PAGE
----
In April 2019, the Ombudsman issued an implementation report to consider how these recommendations had been addressed by the department in the two years since the review. The Ombudsman found that all of the original eight recommendations had been met or were works in progress, and issued a further four recommendations largely relating to further clarification of the Income Compliance Program's processes for communication with individuals.54

Audit reviews

The Australian National Audit Office conducted two performance audits relevant to the Income Compliance Program, although neither audit was focused solely on the program:
Report No. 41 of 2016-2017: Management of Selected Fraud Prevention and Compliance Budget Measures, which made several recommendations around the method of estimating and monitoring the savings expected, debts collected and costs incurred in compliance activities;55 and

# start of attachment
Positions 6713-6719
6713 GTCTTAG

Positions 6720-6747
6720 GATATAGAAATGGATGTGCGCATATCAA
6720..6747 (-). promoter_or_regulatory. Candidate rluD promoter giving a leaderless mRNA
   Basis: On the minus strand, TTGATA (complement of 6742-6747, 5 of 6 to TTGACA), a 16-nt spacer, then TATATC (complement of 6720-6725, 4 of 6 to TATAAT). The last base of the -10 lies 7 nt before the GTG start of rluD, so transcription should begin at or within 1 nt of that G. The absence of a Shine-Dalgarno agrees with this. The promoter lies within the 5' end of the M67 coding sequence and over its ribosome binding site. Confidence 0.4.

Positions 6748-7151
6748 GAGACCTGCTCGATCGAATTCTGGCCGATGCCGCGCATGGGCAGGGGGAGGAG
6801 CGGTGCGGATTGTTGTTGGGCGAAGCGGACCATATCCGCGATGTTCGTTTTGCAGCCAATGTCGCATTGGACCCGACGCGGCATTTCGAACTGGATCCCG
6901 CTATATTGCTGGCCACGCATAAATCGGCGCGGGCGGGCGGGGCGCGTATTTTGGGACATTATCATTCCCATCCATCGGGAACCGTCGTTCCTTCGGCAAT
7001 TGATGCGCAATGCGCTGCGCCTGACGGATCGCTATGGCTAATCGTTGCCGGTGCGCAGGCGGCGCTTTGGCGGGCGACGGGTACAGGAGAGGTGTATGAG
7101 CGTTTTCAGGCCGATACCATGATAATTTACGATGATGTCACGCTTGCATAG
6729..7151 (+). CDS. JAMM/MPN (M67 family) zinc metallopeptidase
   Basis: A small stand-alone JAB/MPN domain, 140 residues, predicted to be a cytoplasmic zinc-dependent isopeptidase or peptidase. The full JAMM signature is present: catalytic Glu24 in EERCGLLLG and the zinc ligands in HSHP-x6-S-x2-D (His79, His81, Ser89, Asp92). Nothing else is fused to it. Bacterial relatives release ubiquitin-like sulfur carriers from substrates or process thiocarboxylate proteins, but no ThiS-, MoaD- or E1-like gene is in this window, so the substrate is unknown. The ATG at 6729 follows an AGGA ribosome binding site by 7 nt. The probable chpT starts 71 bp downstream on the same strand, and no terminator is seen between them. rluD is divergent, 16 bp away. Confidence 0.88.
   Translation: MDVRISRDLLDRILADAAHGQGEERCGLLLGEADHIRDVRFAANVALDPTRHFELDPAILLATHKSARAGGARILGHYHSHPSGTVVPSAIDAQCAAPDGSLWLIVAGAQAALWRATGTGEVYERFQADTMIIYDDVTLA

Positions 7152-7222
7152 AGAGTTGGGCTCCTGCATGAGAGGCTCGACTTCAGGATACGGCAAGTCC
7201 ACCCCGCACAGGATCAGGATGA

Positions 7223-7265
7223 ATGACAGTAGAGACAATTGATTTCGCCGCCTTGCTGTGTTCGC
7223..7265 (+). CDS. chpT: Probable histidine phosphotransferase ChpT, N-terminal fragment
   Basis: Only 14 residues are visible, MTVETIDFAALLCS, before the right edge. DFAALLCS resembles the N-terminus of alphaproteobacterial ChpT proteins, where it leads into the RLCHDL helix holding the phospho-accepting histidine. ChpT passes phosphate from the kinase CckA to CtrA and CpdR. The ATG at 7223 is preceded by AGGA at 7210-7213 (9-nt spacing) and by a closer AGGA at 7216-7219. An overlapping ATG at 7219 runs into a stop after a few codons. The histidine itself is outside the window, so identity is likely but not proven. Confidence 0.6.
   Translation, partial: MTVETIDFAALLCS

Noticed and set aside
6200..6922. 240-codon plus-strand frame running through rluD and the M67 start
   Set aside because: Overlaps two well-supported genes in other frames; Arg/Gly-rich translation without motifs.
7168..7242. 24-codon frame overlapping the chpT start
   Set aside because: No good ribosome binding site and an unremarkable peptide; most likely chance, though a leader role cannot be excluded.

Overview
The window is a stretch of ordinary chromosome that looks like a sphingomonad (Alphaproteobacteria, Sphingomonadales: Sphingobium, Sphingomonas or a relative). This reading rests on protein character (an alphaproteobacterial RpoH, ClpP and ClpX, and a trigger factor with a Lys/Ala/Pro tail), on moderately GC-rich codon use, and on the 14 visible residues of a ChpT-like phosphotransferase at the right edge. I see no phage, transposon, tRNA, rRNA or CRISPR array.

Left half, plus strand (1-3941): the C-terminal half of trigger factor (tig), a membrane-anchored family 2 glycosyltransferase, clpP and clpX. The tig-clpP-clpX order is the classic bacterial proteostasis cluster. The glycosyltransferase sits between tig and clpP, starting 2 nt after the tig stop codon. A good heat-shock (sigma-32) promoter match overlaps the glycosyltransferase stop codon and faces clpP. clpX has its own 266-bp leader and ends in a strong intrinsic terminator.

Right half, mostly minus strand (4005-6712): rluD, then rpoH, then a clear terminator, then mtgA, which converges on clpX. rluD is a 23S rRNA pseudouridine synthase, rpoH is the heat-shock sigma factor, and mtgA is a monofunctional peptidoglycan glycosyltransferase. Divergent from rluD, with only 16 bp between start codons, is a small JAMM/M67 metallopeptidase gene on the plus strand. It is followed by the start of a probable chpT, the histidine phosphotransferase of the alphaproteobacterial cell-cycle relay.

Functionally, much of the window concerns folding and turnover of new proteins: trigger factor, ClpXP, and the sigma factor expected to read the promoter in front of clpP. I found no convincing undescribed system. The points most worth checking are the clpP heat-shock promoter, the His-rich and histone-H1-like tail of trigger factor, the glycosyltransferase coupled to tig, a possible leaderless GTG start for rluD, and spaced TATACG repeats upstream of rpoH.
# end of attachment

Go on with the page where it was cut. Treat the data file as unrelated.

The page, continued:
Report No. 15 of 2018-19: Human Services’ Compliance Strategies, which recommended that the department increase its public reporting of all compliance activities completed each year.56

Conduct of this inquiry

Referral and reporting

This inquiry was referred by the Senate on 31 July 2019, for report by 4 December 2019.57 On 18 September 2019, the Senate granted an extension for reporting until the first sitting Wednesday in March 2020,58 and further extensions were granted to 19 August 202059 and 2 December 2020.60
The committee tabled a short interim report on 11 February 2020 to inform Senate about a claim for public interest immunity received in the course of the inquiry.61 That claim is discussed in further detail in Chapter 3 of this report.

Submissions and hearings

The committee first advertised the inquiry on its website and wrote to relevant individuals and organisations inviting submissions by 20 September 2019.62